For years, when my family spent summers and All Saints’ and All Souls’ holidays in my father’s hometown, Bauang in La Union, the first order of each day was to hit the beach. We were confined to that area, breathing in the sea air and getting as much swim time as we were allowed for the too-few days before going back for that long eight-hour trek home.
But our most recent visit was different because the first agenda was to hit the table.
Mary Jane Ortega, former mayor of San Fernando City and wife of La Union Congressman Victor Ortega, had a long table ready for this sort of family homecoming. It would take weeks after to trace the connection between our two families. It was always hinted, however, and though my siblings and I were curious, we never bothered to ask my late father.
But this trip was not only about rediscovering family, but also getting to know more about our home province.
Mary Jane, our indefatigable host, knew that I write about food and she was ready for sidebars on each dish, even having the persons who cooked them dine with us.
Dishes were a combination of traditional Ilocano, the family recipes, and what can be found in the city market that was right across the street from the Ortega house.
‘Kilawin,’ ‘dinendeng,’ seaweed
There was kilawing kambing (goat skin and meat mixed with seasoned vinegar); eggplant salad with the risqué name (to non-Ilocanos) of poque-poque; and the quintessential vegetable stew called dinendeng, which I was glad to see included malunggay pods (moringa oleifera, drumstick), not always known to be edible outside of Ilocos.
Of course, there had to be seaweeds, the grape-like ar-arosep known as lato in the Visayas.
It was my first time to know that grilled pork, suggested to be the lean cut, is called pulpog in this area, served with pig’s blood sautéed with ginger and garlic.
Even if it was hot that day, the soup of oysters with sotanghon was a great welcome. The kare-kare was done perfectly, but Manang Suping’s bagoong alamang (arming, shrimp paste) made it even better. My father told me that at his family’s general store, they made the bagoong they sold there.
Crabs and shrimps are expected, almost always available in the market across the house. It was done in the simplest way, steamed, a good way.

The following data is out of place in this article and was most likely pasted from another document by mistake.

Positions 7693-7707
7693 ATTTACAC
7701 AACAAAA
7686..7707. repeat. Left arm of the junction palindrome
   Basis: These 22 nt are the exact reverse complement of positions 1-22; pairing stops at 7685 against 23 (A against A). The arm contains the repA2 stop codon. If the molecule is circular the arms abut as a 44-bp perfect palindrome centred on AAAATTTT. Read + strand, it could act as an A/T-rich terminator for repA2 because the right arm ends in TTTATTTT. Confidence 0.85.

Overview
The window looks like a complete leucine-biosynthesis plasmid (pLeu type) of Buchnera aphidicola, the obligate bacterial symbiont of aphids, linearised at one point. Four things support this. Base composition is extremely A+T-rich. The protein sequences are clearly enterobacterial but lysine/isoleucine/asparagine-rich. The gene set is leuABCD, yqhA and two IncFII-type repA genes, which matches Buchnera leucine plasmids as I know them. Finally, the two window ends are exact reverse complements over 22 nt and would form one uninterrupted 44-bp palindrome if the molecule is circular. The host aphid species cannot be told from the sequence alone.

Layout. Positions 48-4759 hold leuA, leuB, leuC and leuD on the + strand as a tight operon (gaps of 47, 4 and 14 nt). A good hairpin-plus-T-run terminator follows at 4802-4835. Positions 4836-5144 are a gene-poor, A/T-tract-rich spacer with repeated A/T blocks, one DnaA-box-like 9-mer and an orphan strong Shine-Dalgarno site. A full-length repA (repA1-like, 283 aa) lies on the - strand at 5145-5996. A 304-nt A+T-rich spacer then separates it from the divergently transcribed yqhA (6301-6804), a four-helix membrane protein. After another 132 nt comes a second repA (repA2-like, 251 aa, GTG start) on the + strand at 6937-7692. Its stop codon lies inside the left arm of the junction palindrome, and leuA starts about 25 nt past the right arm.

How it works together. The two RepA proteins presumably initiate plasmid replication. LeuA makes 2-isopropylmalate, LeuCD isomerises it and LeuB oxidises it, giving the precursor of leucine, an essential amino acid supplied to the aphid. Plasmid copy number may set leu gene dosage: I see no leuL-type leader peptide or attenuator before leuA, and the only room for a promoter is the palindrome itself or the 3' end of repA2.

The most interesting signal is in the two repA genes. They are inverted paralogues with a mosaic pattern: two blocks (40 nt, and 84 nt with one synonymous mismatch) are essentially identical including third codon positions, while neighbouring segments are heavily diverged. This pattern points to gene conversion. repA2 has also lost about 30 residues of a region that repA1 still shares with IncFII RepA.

But the market that day had more. There was the rare lobster, and then what Mary Jane called gindara, the Japanese name for cod. It appears once in a while, she said, escaping from the cold waters. Both were fried, made even better when taken dipped in sukang Iloko, the dark local vinegar made of sugar cane. That drew raves from the table.
That cod can be found in tropical waters is difficult to believe. Some fisheries experts in the United States say that it is another specie called escolar. It has the same oily quality of meat, looks like cod, but eating too much of it isn’t good for you because you’d have to expel all that oil. Nevertheless, cod or not, it was a hit.
What better dessert than mangoes harvested in the peak of summer season? La Union has the necessary hot and dry climate, like Zambales and Pangasinan, that produce the best mangoes.
And then we had a taste of our first kakanin (rice cake), tupig made of a batter of glutinous rice flour, coconut milk, sugar and panocha (jiggery), wrapped in wilted banana leaves then roasted over charcoal.
At the lunch table was Denny Ortega, wife of Gov. Manuel Ortega, whose project is the cooking competition of the La Union Vibrant Women Inc. (LUVWI).
We tasted the competition entries at a dinner in the provincial capital. There were three dinendeng winners—one made with mani (peanut), another of malunggay, and the third of buko (young coconut)—all so good and quite creative.
One of the winning dishes was a soup made with dried espada (a variety of swordfish), gulaman (agar-agar, gurguroman), shredded coconut, milk and dried malunggay.
Mary Jane also had for us chicharon, a specialty of the family of Daisy Sayangda-Olivar, Mayor of Santol. It isn’t what one can call chicharon if you look at it, because the deep-friend pork rind has a coating of what looks like ketchup. Even with that, the chicharon is crispy and a bit sweetish.
Those were just part of our rediscovery of La Union. We ate the San Fernando version of halo-halo, a play but in a good way of Ilocano food such as bagnet kare-kare, the cleanest chicharon bulaklak, bibingka of Luna town, and Mediterranean cooking at Thunderbird resort. Those deserve another column.